Illuminating portrait of the first modern city, 17th-century Paris, which could “hold a visitor’s attention with quite different splendors.”
DeJean (Romance Languages/Univ. of Pennsylvania; The Age of Comfort: When Paris Discovered Casual—and the Modern Home Began, 2009, etc.) focuses on two kings, Henry IV and his grandson, Louis XIV, who lived 250 years before Baron Haussmann, the great public works leader who massively renovated Paris during the mid-1800s. When the author examines how the Pont Neuf, completed in 1607, was the key to the birth of the city, readers will immediately understand why it was designed and constructed there. Crossing the Seine at the Île de la Cité, it included the first sidewalks anywhere, and it was the first bridge in Paris to offer a gathering place with a view of the river. Suddenly, ladies and gentlemen were out promenading, seeing and being seen. Adding Place des Vosges (originally a silk factory) and the mansions on Île Saint-Louis gave the population the first true neighborhoods. People-watching on the streets raised awareness of fashion and introduced various forms of communication, as well as the first forms of advertising. Pedestrians began to shop using the first shopping guide, printed in 1690. Of course, thievery rose with the presence of the elite, so the first street lighting was installed. Since there was light, the shops stayed open well into the evenings—hence, the “city of light.” Both Henry and Louis built central Paris in just over 100 years, and we can still walk and explore what they left for us. “Paris caused urban planners to invent what a city should be,” writes the author, “and it caused visitors to dream of what a city might be.”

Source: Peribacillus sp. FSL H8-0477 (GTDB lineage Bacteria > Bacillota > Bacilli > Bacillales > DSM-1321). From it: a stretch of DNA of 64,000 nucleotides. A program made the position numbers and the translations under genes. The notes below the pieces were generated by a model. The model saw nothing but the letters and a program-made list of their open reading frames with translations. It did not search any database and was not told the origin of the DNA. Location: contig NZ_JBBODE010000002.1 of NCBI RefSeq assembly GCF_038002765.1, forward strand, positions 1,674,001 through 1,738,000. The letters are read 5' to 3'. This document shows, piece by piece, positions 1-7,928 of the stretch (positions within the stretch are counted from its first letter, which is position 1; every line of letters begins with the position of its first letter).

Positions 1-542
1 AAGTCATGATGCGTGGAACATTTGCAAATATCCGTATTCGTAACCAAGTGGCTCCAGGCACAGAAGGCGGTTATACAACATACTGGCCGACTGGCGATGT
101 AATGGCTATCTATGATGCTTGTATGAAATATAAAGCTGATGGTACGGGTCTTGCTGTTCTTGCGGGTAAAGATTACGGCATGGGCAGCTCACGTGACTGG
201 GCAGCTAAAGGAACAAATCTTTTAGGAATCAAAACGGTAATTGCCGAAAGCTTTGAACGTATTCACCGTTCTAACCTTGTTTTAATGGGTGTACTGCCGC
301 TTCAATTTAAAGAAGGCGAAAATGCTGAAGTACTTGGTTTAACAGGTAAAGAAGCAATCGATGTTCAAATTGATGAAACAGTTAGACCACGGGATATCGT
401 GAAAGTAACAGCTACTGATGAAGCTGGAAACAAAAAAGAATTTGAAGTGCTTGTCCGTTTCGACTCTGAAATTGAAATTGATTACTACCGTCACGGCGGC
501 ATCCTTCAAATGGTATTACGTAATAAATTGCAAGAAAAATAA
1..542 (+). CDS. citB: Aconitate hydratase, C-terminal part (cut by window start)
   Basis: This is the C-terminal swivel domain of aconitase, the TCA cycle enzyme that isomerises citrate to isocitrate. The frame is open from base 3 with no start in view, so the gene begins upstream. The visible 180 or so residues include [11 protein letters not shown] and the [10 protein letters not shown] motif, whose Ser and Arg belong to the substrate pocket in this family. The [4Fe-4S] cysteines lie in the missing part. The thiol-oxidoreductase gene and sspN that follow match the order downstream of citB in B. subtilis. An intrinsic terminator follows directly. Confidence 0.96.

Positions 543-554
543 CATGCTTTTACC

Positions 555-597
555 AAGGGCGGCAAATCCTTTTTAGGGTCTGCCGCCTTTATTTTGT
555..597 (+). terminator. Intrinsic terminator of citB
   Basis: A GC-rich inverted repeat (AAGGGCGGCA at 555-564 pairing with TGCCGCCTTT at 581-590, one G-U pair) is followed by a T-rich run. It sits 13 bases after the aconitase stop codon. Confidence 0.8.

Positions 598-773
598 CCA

Dejean obviously knows and loves Paris, and she provides coherent history that effectively explains the evolution of a city built by a few prescient men.